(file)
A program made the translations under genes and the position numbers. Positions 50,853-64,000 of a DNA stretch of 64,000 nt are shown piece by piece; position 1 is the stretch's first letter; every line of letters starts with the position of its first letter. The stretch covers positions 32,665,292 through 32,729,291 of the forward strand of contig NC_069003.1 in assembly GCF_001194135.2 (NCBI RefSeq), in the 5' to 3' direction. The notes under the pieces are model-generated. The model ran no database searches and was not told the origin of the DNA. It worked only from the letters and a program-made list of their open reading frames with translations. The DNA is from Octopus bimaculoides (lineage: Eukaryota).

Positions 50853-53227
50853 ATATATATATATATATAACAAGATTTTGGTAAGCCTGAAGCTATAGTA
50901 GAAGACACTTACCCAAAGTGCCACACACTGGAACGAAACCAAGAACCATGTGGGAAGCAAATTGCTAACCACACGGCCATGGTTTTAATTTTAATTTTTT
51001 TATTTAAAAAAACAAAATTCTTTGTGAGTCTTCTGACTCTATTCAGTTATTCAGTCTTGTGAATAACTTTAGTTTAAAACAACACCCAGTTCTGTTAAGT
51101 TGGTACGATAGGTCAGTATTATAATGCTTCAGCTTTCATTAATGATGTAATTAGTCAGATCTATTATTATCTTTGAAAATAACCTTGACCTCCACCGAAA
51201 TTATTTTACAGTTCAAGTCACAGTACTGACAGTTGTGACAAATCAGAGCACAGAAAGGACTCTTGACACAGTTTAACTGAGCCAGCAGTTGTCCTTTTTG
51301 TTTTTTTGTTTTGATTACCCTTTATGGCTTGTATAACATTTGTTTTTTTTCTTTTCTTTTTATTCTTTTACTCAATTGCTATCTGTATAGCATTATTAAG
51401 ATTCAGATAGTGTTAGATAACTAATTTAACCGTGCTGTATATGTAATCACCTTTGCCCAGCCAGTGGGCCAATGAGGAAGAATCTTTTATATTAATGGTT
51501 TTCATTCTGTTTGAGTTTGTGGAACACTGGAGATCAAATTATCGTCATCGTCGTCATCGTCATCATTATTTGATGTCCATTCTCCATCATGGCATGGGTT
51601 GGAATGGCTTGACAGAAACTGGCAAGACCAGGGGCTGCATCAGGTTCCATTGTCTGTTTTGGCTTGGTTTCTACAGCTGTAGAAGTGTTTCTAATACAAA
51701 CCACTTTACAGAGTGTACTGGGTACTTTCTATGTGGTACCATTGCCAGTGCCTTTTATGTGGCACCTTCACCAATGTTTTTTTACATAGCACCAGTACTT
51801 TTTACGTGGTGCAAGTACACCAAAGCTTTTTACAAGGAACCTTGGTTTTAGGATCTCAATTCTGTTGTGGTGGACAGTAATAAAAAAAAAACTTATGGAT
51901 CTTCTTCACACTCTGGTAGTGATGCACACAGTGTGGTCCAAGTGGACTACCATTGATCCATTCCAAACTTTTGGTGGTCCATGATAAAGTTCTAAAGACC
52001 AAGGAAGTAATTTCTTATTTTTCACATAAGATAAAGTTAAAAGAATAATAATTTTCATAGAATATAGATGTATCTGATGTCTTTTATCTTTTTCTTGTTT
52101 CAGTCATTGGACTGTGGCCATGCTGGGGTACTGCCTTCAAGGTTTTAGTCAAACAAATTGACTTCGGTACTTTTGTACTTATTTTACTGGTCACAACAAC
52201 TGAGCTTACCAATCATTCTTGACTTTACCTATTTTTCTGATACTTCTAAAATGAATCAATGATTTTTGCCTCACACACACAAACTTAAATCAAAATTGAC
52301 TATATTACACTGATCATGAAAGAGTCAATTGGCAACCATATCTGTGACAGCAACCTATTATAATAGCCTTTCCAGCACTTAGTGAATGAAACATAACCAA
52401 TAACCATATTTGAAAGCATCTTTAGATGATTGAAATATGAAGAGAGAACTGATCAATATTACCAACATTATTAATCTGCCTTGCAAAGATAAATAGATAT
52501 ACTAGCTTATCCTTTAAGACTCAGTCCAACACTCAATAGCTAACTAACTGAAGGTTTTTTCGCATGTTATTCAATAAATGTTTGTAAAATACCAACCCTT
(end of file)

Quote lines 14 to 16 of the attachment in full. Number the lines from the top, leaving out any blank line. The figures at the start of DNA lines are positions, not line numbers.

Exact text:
51901 CTTCTTCACACTCTGGTAGTGATGCACACAGTGTGGTCCAAGTGGACTACCATTGATCCATTCCAAACTTTTGGTGGTCCATGATAAAGTTCTAAAGACC
52001 AAGGAAGTAATTTCTTATTTTTCACATAAGATAAAGTTAAAAGAATAATAATTTTCATAGAATATAGATGTATCTGATGTCTTTTATCTTTTTCTTGTTT
52101 CAGTCATTGGACTGTGGCCATGCTGGGGTACTGCCTTCAAGGTTTTAGTCAAACAAATTGACTTCGGTACTTTTGTACTTATTTTACTGGTCACAACAAC